Boxer Rebellion Walking Tour

This Sunday, I went on a boxer rebellion walking tour to the old Legation Quarter – where the embassies used to be. The boxer Rebellion, an anti-imperialist uprising by a group of mythical rebels, took place during the end of the Qing Dynasty. In the dreadful summer of1900, the legation quarter was under siege for 55 days by the boxers, armed with swords (they believed that they were invulnerable to foreign weapons!) and Qing troops. Some 4000 foreigners, missionaries, diplomats and business people and their families as well as Chinese Christians, all gathered here. Danish sinologist Lars Ulrick from Beijing Postcards Thom led the tour. He explained the background, the aggression of the foreign powers, the growing anti-foreign sentiments and the drought as we walked past the tree-lined former embassy land where some colonial buildings still stand and he vividly recounted – sometimes acted out – some of the colorful stories: the murder of the German ambassador, the bombing of the French embassy; and how 200,000 bullets flew into the air without hitting one target and how some westerners ate their horses, washed down by plenty of alcohol – the only food item abundance.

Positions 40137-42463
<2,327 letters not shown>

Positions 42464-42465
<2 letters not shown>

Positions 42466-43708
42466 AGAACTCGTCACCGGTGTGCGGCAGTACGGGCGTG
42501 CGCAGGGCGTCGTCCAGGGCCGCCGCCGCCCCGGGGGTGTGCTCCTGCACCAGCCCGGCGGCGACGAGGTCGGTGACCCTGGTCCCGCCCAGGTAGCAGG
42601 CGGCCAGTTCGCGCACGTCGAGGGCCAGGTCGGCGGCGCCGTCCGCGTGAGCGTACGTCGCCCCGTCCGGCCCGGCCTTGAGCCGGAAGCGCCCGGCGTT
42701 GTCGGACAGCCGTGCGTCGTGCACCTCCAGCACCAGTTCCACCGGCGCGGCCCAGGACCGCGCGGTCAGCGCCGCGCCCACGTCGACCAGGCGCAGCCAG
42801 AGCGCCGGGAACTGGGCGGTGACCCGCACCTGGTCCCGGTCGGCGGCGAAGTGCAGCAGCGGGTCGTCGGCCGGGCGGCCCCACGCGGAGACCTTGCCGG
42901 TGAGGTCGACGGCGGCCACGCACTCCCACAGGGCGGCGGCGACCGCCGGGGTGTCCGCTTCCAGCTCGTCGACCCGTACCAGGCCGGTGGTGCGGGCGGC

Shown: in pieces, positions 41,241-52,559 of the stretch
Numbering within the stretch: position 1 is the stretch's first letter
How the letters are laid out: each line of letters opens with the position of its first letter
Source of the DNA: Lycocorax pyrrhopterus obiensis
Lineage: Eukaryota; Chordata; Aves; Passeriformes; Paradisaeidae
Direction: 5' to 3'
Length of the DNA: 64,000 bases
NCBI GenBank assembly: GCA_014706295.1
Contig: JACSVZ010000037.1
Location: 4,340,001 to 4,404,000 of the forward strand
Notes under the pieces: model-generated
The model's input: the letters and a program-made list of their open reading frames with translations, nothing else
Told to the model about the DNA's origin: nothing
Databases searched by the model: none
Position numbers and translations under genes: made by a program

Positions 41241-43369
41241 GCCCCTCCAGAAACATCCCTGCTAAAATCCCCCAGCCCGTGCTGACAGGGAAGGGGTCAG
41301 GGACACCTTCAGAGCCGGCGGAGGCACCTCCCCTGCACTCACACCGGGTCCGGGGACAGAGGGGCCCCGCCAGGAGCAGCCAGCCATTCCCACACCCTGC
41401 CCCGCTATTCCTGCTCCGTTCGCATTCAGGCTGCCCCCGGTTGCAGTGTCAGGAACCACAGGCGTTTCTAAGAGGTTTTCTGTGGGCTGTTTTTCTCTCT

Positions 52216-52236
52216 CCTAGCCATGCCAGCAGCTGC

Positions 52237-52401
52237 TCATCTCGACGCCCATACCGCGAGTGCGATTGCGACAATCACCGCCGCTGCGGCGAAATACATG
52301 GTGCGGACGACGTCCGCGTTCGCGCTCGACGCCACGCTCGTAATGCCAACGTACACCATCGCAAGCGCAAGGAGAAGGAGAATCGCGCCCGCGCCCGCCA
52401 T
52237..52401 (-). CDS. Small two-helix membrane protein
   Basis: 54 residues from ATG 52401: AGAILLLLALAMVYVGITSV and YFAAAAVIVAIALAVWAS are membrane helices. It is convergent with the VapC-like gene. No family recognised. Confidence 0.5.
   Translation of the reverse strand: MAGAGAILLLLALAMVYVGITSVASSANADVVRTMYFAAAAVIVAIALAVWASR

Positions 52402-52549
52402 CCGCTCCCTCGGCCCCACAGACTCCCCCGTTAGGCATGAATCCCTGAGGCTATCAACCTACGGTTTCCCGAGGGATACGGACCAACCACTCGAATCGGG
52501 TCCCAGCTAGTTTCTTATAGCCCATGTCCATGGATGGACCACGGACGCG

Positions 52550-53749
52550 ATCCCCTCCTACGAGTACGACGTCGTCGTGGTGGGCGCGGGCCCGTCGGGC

The impact of the Boxer Rebellion was profound. It sped up the collapse of the Qing Dynasty and pushed China into a modern world.

I personally found the Boxer Rebellion fascinating as it is one of the historical events that got dramatically different interpretations. At school, we learnt it was a patriotic movement while many western academics regarded it as a barbaric uprising: many missionaries were brutally murdered. Well, it all depends on who’s point of view. The truth may lie somewhere in between.

What an enjoyable history lesson. I can’t imagine a better way to spend a sunny Sunday afternoon.

One thought on “Boxer Rebellion Walking Tour

  1. The Boxer rebellion was unnecessarily brutal and blindly xenophobic. Many innocent Chinese converts to Christianity were killed by the Boxers. The slogan 扶清灭洋 suggests they were supportive of the Qing Dynasty, which was hardly a progressive position at the time. The Xinhai revolution which occurred a decade later was a truly progressive affair.

    What they teach in Chinese schools is certainly one-sided and should not be taken too seriously. The fact that a movement is “patriotic” doesn’t mean that it is in the right. Having said that, certain Western countries were indeed oppressing China and acting unfairly at the time, so morally I guess one can’t complain if there was resentment about this among the masses.

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